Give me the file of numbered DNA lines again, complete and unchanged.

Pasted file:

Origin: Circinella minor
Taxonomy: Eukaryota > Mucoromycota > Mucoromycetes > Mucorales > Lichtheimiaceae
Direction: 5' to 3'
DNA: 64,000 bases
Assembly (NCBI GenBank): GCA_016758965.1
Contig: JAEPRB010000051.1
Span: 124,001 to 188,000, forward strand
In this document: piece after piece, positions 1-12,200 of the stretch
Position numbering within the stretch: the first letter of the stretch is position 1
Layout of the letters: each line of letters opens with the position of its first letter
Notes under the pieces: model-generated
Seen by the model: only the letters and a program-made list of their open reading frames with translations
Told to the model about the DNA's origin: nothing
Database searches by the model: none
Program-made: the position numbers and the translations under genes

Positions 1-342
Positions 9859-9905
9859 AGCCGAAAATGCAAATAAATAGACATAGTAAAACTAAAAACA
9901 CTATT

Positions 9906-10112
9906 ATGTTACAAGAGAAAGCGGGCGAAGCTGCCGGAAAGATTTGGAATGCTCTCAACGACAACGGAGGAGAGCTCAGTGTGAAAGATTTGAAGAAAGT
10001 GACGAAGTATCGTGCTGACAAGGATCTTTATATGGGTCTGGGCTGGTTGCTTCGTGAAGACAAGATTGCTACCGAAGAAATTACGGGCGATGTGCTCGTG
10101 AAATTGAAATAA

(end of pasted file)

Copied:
Origin: Circinella minor
Taxonomy: Eukaryota > Mucoromycota > Mucoromycetes > Mucorales > Lichtheimiaceae
Direction: 5' to 3'
DNA: 64,000 bases
Assembly (NCBI GenBank): GCA_016758965.1
Contig: JAEPRB010000051.1
Span: 124,001 to 188,000, forward strand
In this document: piece after piece, positions 1-12,200 of the stretch
Position numbering within the stretch: the first letter of the stretch is position 1
Layout of the letters: each line of letters opens with the position of its first letter
Notes under the pieces: model-generated
Seen by the model: only the letters and a program-made list of their open reading frames with translations
Told to the model about the DNA's origin: nothing
Database searches by the model: none
Program-made: the position numbers and the translations under genes

Positions 1-342
Positions 9859-9905
9859 AGCCGAAAATGCAAATAAATAGACATAGTAAAACTAAAAACA
9901 CTATT

Positions 9906-10112
9906 ATGTTACAAGAGAAAGCGGGCGAAGCTGCCGGAAAGATTTGGAATGCTCTCAACGACAACGGAGGAGAGCTCAGTGTGAAAGATTTGAAGAAAGT
10001 GACGAAGTATCGTGCTGACAAGGATCTTTATATGGGTCTGGGCTGGTTGCTTCGTGAAGACAAGATTGCTACCGAAGAAATTACGGGCGATGTGCTCGTG
10101 AAATTGAAATAA